By Scott Rieker
Director, Emerson Choir
On Sunday, June 25, the worship service at Emerson will center on choral music. The choir will sing about nine musical pieces that highlight the role of music in the human experience. As I plan the service, I consider many factors, such as “What pieces does the choir already know?” “What pieces can we prepare in the intervening rehearsals?” “What pieces have a coherent message when combined?”
This is also how we can build healthy and fruitful communities. What experiences do we already have in common? These are what we build on as a foundation. What capacities do we have? Each of our members has gifts and talents, so the goal is to discover how best those can be synergized into a vibrant organization. What is our common vision? We can have shared experiences and maximize our capacities, but without a shared vision, we will be working at cross-purposes.
Last month, I proposed that our own suffering gives us strength and the suffering of others gives us purpose. How can we find common vision amidst our unique gifts (and our disagreements)? In music we sing in a key, but sometimes people have to sing notes that “don’t fit” in the harmony. We have a meter, but there are times when parts sing counterpoint with one another. We have lyrics, even though we may not all be singing the same words at the same time. These all provide our touchstones of unity.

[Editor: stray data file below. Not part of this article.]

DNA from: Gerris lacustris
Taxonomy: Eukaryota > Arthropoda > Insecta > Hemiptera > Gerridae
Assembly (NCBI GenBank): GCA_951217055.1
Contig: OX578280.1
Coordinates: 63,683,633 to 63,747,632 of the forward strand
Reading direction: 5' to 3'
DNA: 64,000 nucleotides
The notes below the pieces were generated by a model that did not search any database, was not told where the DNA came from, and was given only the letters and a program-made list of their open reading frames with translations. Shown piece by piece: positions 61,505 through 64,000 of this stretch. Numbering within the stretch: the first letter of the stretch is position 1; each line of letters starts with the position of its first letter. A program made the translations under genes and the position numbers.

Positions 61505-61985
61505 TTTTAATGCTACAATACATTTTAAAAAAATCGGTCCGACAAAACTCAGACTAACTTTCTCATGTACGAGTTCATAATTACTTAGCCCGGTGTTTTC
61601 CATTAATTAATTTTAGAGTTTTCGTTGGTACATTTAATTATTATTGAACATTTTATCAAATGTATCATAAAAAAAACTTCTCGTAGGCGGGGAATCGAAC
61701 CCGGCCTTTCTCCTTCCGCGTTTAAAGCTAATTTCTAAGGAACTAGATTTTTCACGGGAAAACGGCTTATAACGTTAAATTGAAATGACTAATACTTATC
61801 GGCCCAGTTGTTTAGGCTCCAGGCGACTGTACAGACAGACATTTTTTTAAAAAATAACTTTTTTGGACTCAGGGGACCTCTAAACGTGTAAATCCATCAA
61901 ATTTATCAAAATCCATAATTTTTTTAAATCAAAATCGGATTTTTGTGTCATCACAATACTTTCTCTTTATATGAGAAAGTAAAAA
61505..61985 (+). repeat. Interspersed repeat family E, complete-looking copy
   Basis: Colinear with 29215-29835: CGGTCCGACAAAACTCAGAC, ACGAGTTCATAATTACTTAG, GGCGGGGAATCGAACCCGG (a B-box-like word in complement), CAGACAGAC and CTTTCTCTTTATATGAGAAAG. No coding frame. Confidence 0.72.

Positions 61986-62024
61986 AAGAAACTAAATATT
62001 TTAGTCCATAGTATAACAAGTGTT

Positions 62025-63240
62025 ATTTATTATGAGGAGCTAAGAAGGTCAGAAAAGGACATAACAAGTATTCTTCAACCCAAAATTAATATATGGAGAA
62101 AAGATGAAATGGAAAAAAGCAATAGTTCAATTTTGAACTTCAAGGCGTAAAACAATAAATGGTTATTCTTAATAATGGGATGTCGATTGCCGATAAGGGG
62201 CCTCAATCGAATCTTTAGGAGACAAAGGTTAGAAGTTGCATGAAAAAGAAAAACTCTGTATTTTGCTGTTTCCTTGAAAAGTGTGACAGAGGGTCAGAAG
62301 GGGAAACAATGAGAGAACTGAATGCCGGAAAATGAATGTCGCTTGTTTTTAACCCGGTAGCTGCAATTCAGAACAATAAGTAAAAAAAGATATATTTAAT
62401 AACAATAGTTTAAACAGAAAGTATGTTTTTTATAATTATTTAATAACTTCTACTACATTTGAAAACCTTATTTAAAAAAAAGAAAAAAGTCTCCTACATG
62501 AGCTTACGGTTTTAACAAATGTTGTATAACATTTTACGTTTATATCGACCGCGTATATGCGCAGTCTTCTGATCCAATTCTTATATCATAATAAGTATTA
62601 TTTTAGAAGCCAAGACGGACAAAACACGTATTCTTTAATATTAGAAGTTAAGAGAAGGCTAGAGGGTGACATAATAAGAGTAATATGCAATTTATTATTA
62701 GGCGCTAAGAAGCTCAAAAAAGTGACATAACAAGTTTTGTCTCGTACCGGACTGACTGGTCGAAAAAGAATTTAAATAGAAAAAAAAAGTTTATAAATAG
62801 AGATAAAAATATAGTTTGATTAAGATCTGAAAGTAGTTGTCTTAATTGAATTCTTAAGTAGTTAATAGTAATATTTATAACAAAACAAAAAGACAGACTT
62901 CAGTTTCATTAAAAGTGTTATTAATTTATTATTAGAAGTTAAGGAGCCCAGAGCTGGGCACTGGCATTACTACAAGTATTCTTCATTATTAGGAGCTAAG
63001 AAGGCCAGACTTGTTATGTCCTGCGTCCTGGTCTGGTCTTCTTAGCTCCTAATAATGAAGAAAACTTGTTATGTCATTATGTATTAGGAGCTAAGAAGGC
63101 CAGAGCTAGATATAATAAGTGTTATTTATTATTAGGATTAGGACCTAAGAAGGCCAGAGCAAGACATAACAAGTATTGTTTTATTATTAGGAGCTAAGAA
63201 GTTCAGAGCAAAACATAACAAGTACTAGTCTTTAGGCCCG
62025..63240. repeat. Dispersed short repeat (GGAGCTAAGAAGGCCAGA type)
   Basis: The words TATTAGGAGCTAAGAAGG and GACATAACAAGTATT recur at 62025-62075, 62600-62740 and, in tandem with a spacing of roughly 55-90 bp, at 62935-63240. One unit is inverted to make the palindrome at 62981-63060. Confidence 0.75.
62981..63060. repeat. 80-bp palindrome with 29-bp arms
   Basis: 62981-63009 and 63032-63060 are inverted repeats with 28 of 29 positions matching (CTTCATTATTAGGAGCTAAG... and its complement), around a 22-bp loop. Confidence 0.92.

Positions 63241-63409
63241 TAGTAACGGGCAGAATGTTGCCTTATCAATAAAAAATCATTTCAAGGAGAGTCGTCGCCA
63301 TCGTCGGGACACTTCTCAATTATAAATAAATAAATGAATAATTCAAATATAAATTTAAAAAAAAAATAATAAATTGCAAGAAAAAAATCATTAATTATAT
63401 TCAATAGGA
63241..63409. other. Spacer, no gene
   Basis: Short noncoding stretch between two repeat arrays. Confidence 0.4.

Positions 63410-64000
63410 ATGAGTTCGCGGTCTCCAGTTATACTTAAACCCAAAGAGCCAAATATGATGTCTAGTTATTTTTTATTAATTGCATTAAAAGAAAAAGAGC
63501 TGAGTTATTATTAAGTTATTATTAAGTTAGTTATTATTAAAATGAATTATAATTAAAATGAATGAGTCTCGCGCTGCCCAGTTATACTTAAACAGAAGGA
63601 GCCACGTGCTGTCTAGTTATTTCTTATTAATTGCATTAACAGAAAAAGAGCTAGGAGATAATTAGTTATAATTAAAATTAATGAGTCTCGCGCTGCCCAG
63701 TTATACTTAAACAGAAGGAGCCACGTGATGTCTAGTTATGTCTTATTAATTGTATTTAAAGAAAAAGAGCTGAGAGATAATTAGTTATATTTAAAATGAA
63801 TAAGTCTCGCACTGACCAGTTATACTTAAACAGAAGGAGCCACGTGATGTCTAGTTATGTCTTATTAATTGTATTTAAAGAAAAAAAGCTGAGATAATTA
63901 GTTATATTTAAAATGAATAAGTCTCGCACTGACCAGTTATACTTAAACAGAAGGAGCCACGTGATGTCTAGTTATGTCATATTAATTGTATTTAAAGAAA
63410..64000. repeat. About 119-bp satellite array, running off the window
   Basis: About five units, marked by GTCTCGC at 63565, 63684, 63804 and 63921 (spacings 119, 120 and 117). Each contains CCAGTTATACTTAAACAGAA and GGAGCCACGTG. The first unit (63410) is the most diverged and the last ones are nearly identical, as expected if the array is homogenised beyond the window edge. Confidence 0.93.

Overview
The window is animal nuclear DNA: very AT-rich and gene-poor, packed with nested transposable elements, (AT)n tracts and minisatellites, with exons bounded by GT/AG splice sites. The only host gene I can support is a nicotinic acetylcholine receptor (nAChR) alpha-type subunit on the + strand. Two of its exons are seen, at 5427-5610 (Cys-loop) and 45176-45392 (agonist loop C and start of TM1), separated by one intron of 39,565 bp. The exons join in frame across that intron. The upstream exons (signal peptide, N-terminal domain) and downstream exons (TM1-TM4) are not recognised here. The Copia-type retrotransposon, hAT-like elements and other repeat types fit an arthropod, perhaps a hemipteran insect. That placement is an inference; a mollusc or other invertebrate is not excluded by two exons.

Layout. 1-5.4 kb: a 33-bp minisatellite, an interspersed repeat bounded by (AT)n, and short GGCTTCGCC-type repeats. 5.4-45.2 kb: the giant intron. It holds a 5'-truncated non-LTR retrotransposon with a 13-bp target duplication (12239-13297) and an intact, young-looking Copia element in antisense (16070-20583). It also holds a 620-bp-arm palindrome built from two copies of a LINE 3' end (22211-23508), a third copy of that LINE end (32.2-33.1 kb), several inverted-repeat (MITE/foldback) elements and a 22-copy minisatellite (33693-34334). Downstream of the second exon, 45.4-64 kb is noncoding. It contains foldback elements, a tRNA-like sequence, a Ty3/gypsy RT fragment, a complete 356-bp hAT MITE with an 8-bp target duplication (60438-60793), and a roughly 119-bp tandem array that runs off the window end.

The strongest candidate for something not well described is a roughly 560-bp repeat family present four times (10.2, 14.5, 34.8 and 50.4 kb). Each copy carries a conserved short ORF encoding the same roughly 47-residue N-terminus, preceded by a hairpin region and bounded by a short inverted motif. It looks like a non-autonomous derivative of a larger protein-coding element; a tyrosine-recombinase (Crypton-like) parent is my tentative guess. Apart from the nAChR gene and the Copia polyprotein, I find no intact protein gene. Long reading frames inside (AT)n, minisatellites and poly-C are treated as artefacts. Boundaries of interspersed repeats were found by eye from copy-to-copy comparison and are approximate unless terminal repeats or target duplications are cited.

In action, even with disagreements and differences of gifts, common purpose is born out of the desire to alleviate the suffering of others. In fact, those differences make our endeavor beautiful and effective. While we may not be singing the same words at the same time, if we’re singing the same song, complexity adds beauty and depth.
May your summer be a time of strength and purpose. May you discover your uniqueness and how it fits into the larger whole. May our song be strong.